For centuries, France has cast an extraordinary spell on travelers. Harvey Levenstein's Seductive Journey explains why so many Americans have visited it, and tells, in colorful detail, what they did when they got there. The result is a highly entertaining examination of the transformation of American attitudes toward French food, sex, and culture, as well as an absorbing exploration of changing notions of class, gender, race, and nationality.
Levenstein begins in 1786, when Thomas Jefferson instructed young upper-class American men to travel overseas for self-improvement rather than debauchery. Inspired by these sentiments, many men crossed the Atlantic to develop "taste" and refinement. However, the introduction of the transatlantic steamship in the mid-nineteenth century opened France to people further down the class ladder. As the upper class distanced themselves from the lower-class travelers, tourism in search of culture gave way to the tourism of "conspicuous leisure," sex, and sensuality. Cultural tourism became identified with social-climbing upper-middle-class women. In the 1920s, prohibition in America and a new middle class intent on "having fun" helped make drunken sprees in Paris more enticing than trudging through the Louvre. Bitter outbursts of French anti-Americanism failed to jolt the American ideal of a sensual, happy-go-lucky France, full of joie de vivre. It remained Americans' favorite overseas destination.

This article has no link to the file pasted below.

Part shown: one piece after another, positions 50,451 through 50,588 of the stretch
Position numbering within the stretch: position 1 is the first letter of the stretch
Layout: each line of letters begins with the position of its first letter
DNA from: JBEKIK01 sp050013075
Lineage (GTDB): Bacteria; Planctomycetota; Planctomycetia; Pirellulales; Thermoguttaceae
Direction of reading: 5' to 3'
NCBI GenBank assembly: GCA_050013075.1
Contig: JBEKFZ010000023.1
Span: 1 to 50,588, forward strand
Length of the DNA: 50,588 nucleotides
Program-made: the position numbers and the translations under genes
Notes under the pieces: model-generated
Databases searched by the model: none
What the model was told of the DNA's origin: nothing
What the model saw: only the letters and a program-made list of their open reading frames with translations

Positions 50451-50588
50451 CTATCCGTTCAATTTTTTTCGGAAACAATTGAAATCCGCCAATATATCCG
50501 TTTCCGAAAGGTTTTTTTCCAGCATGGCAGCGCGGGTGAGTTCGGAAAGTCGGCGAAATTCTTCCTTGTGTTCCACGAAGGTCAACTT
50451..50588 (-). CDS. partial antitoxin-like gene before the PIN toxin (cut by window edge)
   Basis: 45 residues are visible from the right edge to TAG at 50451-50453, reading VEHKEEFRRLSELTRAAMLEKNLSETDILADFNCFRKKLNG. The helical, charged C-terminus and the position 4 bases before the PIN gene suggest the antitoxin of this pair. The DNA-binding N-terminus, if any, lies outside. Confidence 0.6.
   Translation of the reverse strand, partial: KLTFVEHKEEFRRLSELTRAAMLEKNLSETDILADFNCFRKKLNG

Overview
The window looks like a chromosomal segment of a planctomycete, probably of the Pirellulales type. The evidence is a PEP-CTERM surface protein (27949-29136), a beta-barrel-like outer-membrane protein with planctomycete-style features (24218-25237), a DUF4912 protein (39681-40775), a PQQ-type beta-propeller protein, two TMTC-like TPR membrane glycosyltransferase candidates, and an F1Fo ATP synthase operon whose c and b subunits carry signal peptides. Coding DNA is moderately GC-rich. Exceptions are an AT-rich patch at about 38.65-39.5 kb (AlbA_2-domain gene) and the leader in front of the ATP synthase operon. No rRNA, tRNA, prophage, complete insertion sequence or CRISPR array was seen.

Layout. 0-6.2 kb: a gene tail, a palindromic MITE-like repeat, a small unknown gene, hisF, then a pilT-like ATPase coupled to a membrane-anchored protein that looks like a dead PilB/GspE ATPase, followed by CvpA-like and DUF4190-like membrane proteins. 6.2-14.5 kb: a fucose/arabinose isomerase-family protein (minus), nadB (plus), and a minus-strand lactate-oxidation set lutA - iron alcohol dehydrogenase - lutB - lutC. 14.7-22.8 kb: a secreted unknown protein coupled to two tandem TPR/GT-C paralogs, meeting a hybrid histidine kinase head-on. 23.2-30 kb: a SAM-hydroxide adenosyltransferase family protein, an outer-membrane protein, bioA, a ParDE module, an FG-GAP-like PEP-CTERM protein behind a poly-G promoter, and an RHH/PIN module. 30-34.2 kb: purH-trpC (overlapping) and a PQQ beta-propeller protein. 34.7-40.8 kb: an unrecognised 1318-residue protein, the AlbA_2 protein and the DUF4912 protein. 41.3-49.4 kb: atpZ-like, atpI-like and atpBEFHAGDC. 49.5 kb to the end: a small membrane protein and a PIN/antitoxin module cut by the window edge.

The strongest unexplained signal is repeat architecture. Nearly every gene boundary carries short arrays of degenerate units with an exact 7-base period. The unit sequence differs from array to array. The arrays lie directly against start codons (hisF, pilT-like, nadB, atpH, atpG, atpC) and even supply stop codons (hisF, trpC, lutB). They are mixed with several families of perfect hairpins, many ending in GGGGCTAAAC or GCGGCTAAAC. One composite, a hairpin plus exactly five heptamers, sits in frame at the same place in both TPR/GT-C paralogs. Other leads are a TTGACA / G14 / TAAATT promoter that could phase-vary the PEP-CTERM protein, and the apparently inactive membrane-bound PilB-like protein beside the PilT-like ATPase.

From Fragonard to foie gras, the delicious details of this story of how American visitors to France responded to changing notions of leisure and blazed the trail for modern mass tourism makes for delightful, thought-provoking reading.
"...a thoroughly readable and highly likable book."—Deirdre Blair, New York Times Book Review
"synopsis" may belong to another edition of this title.
For Seductive Journey: American Tourists in France from Jefferson to the Jazz Age, author Harvey Levenstein--Emeritus professor of history at McMaster University--searched through scores of 18th- and 19th-century travel journals and unearthed numbers of insightful, entertaining, and, at times, extremely embarrassing accounts of Americans in France. Including the well-to-do cultural tourists of the late 1700s, the mid-1800s nouveaux riche recreational types, the "Leisure" travelers of the late 1800s and early 1900s, and finally the "doughboys" that descended on France from 1917 to 1930, Levenstein's intelligent examination of these groups and "the cultural history of going abroad" is an all together enjoyable read.About the Author:
Harvey Levenstein is professor emeritus of history at McMaster University in Hamilton, Ontario. He has published a number of books on American history, including Revolution at the Table: The Transformation of the American Diet and Paradox of Plenty: A Social History of Eating in Modern America.
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Book Description University of Chicago Press, 1998. Hardcover. Book Condition: New. Bookseller Inventory # DADAX0226473767
Book Description University Of Chicago Press, 1998. Hardcover. Book Condition: New. book. Bookseller Inventory # M0226473767
Book Description University of Chicago Press, 1998. Hardcover. Book Condition: New. Bookseller Inventory # P110226473767
Book Description University of Chicago Press. Hardcover. Book Condition: New. 0226473767 New Condition. Bookseller Inventory # NEW7.0989085